The day of Ashura is for Shia Muslims a major religious commemoration and a solemn day of mourning the martyrdom of Hussein (grandson of the Prophet Muhammad) who was killed by the forces of the first Umayyad Caliph, Yazid near Karbala in modern-day Iraq in 680 AD. Worldwide, Shia Muslims commemorate the sacred day respectively on the 10th of Muharram, the first month of the Islamic lunar calendar. The killing of Hussein was an event that led to the schism/split in Islam into two main sects – Sunnis and Shias. Today, Shias comprise about 15% of the total worldwide Muslim population. Ashura is at its core a day of mourning against injustice, giving raise to the sense of betrayal and struggle against oppression and tyranny.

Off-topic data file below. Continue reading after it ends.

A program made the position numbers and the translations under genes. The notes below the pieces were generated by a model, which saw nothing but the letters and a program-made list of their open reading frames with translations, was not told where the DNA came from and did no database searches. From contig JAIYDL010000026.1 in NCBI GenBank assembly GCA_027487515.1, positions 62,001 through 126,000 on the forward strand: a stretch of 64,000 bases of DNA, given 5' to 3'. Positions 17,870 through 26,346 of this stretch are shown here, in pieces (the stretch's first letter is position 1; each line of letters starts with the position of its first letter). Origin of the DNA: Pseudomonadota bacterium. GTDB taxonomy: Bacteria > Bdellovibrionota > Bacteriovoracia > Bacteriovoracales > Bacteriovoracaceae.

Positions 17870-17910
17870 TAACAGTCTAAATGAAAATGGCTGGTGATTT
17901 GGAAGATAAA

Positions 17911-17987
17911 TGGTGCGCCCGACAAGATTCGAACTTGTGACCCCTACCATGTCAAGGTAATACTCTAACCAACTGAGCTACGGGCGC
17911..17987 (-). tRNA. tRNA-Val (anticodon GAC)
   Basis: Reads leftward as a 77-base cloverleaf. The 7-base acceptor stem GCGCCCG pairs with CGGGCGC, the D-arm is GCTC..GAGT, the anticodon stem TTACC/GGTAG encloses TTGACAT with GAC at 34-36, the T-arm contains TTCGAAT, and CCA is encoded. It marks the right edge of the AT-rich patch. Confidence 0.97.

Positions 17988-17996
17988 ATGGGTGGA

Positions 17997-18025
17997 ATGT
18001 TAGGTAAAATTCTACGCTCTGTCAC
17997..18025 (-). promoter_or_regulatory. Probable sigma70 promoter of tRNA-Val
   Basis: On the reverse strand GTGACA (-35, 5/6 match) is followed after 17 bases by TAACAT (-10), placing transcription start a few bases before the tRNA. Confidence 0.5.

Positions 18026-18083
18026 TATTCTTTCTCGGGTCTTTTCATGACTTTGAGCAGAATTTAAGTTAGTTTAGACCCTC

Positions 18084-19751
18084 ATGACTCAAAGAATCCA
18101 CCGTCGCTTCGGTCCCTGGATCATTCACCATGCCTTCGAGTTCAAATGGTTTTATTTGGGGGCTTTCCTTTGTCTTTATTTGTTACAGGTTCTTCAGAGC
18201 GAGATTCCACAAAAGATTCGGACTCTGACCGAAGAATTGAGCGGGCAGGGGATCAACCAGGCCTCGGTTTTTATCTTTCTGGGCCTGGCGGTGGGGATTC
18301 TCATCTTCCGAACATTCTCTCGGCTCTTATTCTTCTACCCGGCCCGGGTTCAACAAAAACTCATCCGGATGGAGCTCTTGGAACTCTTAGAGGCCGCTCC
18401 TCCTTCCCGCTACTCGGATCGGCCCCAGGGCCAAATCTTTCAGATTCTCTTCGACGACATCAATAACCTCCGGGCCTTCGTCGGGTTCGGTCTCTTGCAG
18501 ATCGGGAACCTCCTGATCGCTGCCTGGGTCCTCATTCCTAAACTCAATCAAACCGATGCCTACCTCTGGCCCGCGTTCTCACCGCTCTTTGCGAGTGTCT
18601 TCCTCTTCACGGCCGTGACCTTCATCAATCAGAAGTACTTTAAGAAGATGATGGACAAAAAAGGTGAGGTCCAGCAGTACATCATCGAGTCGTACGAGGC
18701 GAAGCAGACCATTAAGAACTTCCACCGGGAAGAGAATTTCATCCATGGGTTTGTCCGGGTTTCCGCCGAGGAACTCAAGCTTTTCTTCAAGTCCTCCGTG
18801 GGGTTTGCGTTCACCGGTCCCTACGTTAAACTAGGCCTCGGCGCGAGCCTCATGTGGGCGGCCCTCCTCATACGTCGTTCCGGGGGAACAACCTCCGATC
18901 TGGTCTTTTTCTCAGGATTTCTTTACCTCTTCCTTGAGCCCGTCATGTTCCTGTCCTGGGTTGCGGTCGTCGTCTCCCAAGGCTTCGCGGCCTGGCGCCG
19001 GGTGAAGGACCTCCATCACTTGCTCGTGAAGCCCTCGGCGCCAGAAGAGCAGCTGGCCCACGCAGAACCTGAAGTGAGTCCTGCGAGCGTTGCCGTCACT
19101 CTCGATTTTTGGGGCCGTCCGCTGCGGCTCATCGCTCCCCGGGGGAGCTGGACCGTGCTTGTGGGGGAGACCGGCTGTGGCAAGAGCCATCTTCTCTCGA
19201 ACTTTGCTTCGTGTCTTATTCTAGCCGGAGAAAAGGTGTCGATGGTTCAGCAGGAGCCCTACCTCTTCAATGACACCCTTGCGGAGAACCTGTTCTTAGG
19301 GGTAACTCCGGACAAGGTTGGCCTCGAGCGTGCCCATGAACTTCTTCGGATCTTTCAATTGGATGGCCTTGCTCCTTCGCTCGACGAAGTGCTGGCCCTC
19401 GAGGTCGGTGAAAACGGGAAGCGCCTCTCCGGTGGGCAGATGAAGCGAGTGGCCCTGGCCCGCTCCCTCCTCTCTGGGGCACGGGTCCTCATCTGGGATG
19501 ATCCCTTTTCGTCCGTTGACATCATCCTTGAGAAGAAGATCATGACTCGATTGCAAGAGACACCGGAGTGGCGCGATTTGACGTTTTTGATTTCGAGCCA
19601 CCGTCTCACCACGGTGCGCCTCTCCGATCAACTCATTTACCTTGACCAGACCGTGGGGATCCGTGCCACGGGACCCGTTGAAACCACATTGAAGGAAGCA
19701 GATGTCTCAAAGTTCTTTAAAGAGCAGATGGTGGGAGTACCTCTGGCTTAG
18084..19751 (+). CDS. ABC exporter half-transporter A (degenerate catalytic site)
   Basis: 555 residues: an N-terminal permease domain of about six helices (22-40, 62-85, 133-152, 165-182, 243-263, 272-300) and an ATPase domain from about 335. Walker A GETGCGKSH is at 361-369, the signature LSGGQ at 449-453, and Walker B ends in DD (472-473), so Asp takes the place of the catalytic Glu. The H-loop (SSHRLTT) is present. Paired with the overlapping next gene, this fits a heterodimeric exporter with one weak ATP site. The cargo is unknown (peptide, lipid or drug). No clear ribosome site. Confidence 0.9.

In Piraeus port near Athens in Greece, Ashura festival for commemoration of Shiites’ spiritual leader Imam Hussein is in full flow every year since 1978. Shia men dressed in black pray, slap their chests, chant and roam, while during the holy day of Ashura they seek to emulate the suffering of Hussein by flagellating themselves with chains, huge knives and over-sized razorblades until blood streams from their bodies. In the atmosphere you can smell hot and fresh blood, as a man sprays with perfume their bloodied backs using a special machine. On the other side, women with young boys and girls sit in a specially designed room hosted inside the basement rented by the Shia Muslim Community of Greece, where they watch men’s prayer and lamentation via television and closed circuit monitoring.